Electrical motors might be called the “quarterback” of industrial activity. Intelligent motor protection relays can be considered the protective defensive line for monitoring, calculating and communicating potential overcurrent or overload conditions. Motor protection is used in residential (e.g., HVAC), commercial, and industrial facilities. Electrical professionals need to thoroughly understand the basic principles of motor protection and relay technology to reduce labor costs, improve safety through remote monitoring and conserve energy during power transmission. According to the U.S. Department of Energy in a 2013 Energy Efficiency Study, approximately 50% of Industrial, Commercial and Residential Energy Consumption in the U.S. is attributed to electrical motor driven systems. In industry, the number is closer to 70%. Here we’ll discuss the new generation of motor control.
What’s a Motor Protection Relay, How Does it Work?
Intelligent protective relays detect that a problem is developing by identifying slight deviations in current, voltage, resistance, or temperature. Just as a thermostat regulates the control of an air conditioner or furnace in a home, protective relays help prevent motor overheating, which in addition to damaging the motor, can cause damage upstream and downstream in an electrical power distribution system. Motor controls and their circuits need to be in what electrical professionals refer to as “coordination.” Refer to ‘Short Circuit Protection and Safety Evaluation‘.
Intelligent Relays in Motor Control Centers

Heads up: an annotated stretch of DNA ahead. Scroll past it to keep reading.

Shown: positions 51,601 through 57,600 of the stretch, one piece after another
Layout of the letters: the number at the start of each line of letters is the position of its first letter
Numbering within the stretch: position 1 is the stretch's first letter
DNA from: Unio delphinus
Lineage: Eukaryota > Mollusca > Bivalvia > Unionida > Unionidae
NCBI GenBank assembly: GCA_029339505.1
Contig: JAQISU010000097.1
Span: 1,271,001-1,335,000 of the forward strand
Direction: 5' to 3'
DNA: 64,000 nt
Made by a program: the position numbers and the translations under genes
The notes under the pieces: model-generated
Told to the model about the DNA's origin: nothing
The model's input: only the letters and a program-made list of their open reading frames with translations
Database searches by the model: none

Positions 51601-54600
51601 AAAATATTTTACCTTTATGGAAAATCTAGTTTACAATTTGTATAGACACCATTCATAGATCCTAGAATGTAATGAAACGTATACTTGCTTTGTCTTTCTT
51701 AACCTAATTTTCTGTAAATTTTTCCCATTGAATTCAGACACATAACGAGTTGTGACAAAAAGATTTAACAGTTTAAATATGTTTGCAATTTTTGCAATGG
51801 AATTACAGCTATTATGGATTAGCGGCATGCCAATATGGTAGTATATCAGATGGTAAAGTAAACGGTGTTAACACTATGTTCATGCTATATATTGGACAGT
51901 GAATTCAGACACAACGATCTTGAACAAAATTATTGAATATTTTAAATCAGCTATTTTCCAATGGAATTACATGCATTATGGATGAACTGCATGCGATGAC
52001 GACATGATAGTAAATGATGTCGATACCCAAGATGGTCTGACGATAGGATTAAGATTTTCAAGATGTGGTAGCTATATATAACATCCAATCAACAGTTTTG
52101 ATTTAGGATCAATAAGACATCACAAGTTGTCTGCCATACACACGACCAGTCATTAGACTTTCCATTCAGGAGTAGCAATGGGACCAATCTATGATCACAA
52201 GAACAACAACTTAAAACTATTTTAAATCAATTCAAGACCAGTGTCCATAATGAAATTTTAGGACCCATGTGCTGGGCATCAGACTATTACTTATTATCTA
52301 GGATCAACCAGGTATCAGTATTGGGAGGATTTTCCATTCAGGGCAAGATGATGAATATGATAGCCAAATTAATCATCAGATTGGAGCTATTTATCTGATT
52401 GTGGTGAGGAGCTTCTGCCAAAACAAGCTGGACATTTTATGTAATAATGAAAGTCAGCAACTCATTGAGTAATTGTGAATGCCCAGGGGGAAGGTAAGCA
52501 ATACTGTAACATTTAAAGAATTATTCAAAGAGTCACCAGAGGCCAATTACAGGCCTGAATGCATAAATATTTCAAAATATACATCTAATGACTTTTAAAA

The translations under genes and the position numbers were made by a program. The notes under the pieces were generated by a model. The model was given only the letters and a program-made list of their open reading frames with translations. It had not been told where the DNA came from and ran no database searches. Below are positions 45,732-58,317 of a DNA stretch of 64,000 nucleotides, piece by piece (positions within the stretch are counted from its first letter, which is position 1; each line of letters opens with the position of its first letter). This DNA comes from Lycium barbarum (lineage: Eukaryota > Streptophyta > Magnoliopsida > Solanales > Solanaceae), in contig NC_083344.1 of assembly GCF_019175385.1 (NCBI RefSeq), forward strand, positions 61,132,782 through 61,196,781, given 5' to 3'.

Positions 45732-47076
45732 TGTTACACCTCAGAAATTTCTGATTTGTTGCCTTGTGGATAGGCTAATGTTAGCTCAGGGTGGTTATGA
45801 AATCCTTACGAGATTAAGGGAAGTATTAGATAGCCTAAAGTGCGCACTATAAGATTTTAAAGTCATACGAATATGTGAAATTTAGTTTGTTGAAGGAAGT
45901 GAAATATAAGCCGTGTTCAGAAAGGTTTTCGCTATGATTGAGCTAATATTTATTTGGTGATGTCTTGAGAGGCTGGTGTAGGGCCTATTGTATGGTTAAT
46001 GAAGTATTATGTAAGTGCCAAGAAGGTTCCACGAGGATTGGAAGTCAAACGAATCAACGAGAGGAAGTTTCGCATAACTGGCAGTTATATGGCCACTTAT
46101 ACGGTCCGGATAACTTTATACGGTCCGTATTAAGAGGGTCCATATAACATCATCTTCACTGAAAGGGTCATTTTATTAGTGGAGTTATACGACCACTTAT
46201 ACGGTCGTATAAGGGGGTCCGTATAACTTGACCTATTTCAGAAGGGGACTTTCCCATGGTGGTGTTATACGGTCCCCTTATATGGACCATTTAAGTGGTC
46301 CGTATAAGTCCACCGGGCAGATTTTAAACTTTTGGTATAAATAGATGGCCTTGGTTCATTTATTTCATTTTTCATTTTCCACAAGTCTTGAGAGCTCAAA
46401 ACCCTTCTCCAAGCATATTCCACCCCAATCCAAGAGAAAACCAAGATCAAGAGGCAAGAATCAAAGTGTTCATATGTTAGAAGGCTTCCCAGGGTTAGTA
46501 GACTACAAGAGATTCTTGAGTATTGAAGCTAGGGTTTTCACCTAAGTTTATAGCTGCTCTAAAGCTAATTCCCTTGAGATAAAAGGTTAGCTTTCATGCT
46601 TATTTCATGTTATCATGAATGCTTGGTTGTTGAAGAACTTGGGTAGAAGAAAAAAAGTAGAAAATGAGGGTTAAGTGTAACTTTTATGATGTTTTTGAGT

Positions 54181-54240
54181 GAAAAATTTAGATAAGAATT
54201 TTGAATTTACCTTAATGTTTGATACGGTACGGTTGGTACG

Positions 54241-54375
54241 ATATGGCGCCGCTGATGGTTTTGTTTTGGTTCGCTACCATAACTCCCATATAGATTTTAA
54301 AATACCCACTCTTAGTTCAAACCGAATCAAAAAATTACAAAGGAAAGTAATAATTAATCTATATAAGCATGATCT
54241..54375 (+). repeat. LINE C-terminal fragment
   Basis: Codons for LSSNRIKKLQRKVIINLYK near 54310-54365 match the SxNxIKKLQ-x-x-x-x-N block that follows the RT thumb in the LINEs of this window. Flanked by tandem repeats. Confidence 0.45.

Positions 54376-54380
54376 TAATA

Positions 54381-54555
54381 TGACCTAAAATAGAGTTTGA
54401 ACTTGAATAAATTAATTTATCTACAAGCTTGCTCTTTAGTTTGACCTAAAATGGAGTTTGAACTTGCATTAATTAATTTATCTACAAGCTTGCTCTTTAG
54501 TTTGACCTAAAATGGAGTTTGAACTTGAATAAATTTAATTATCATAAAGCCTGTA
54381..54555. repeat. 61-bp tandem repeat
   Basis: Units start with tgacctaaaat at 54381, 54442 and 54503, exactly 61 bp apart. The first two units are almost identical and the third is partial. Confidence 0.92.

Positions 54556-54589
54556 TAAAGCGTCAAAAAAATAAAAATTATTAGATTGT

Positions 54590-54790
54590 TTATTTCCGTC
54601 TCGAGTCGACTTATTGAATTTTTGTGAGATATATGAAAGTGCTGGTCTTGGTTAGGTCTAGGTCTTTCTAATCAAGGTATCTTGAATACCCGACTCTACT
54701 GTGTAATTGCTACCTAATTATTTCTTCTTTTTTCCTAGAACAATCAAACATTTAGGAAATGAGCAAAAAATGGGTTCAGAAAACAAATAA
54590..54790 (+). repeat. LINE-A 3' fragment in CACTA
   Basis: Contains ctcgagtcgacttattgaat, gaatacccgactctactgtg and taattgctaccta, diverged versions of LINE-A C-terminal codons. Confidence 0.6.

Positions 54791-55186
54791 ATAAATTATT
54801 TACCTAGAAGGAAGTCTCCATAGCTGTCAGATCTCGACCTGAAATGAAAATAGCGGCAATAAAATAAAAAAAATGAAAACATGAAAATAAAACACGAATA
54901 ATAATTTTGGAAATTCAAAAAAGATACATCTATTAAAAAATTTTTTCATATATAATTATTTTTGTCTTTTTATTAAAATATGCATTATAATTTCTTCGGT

Relays are found everywhere in motor control centers, also known as MCC’s, where electrical apparatus like AC and DC drives have significant variances in AC and DC voltages. An MCC can be thought of as a large filing cabinet, or series of interconnected cabinets with drawers. They’re not just full of relays. They also contain circuit breakers, starters, contactors, fuses and other electrical distribution and control products. It’s understandable that this equipment and components need to be coordinated. You will find motor control centers in all types of commercial and industrial settings.
Overcurrent and Overload Relays
Sometimes “short circuit”, “overload” and “overcurrent” are used interchangeably. However, they put different demands on relays and other power gear. Overcurrent and Overload Relays are both designed to prevent motor damage or failure. Electrical professionals deal with overcurrent and overload in different ways using relays. See our feature on short circuit protection or overload protection for an understanding of the basics. Basically, Overcurrent Relays protect against currents exceeding (i.e. over) the acceptable current rating of equipment. They usually operate instantly, breaking the current. A “short circuit” is a type of overcurrent. On the other hand, Overload Relays protect motors from a running, prolonged overcurrent that would cause a motor to overheat, thus the term “overload.”
Intelligent Motor Protection: A Smart Move for Panel Builders
Integrated motor controls with intelligent relays embed all the needed monitoring, calculating and communication in this “smart” relay. This conserves space in electrical panels. This might appeal to panel builders who are looking for ways to save space or add additional features facility managers and electrical contractors may call for. For example, a contractor may be asked to include more breakers, lighting controls and switches in a panel for new construction or system upgrades. This could mean replacing or upgrading with space and energy efficient panelboards to accommodate the specifications.
Find out More:
Count on intelligent relays in electrical motor control to reduce labor costs, improve safety, save energy and space while protecting the “quarterback”. Find out more about how to protect these assets. Contact EECO at 800.993.3326 or email AskEECO@eeco-net.com.